Among emerging company (startup) lawyers, it’s always been well-known that the Silicon Valley ecosystem as a whole takes standardization, automated templates, and rapid angel/VC closings to an extreme relative to the rest of the country/world. I’ve pondered why that’s the case, and in discussing with various market players, concluded that it has a lot to do with the kinds of companies that Silicon Valley tends to target: billion or bust is a good way to summarize it. I wrote about this in Not Building a Unicorn. 

If the mindset of an ecosystem is significantly “power law” oriented in the sense that “winners” are billion-dollar companies, and everyone else will just crash and burn trying to be one of those billion-dollar companies, I can see why the finer details of deal negotiation may be seen as an afterthought. That environment, which is very unusual when compared to most of the business world, leaves a lot less room for the “middle” scenarios – things aren’t going terribly, and we’re clearly building a solid business. but neither is this a rocket ship, and there are hard questions to be decided – where the deep details of who has what contractual rights really matter.

In a heavily binary “unicorn” world, you’re either knocking it out of the park, in which case no one even reads the contracts and just lets you do your thing, or you’re crashing and burning, in which case the docs are just useless paper. As a law firm headquartered in Austin and structured for non-unicorns, we don’t work in that world, and actually avoid it.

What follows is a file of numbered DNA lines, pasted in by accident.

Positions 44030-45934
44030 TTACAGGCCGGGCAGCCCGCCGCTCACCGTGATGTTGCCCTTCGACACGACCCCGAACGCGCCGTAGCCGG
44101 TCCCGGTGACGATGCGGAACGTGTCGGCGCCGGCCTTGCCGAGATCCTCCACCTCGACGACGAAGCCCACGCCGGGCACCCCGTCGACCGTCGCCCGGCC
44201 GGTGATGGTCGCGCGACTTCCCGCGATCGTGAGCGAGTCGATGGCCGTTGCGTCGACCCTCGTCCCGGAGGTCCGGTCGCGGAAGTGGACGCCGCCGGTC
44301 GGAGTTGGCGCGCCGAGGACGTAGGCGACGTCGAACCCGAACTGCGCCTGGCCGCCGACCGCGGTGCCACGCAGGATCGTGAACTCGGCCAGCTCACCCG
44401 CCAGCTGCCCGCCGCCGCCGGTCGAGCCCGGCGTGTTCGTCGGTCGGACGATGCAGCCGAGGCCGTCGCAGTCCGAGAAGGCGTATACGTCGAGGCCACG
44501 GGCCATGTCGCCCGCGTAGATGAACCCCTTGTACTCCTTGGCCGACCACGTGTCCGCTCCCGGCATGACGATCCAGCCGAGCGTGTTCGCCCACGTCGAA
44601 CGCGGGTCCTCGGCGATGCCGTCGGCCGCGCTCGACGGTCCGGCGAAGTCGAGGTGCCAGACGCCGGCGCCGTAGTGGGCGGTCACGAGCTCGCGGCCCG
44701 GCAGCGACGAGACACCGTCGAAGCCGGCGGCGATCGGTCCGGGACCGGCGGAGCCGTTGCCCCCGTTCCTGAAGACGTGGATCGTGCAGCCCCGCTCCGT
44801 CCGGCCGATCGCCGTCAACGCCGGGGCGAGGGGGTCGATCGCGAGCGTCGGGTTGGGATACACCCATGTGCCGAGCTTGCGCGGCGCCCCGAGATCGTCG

For true “balance,” pay close attention to relationships.

In my opinion and experience, the best outcomes result when the power structure of a company (both contractual and political) doesn’t give any single group on the cap table the ability to force through their preferences, but instead requires some hard conversations and real “across the aisle” coalition building to make a major change.

Balanced boards are, on top of other contractual mechanics, a fantastic way of achieving this, when they are in fact balanced. The above-described scenario where everyone except for the entrepreneur knows and has strong economies ties to each other, including a company counsel “captive” to the VCs, is a joke; and sadly, a joke played on too many startups.

As I wrote in Optionality: Always have a Plan B, build diversity of relationships into your Board and cap table. Feel free to let “the money” recommend people, because their rolodexes are valuable, and are often part of the reason why you’ve engaged with them. But you should be deeply skeptical of any suggestion that the preferred stockholders should, alone, decide who the CEO is, who company counsel is, who the independent director is, etc. etc. Letting them do that certainly may get your deals and decisions closed faster, but unless you are successful in delivering a true rocket ship, you will ultimately regret it.

The common stock, including the founding team and early employees, need a strong voice at the table, especially given the power imbalance with repeat players. Well-negotiated contracts and independent, trustworthy company counsel are the way to ensure they have that voice.

How fake “Startup Lawyers” hurt entrepreneurs

TL;DR: Entrepreneurs need to be aware of the growing trend of lawyers from random backgrounds re-branding themselves as “startup lawyers,” despite having only the thinnest understanding of the subject.

Background reading:

There are two trends worth discussing in this post, both of which I’ve seen seriously hurt entrepreneurs and startups.

Thrown to the juniors.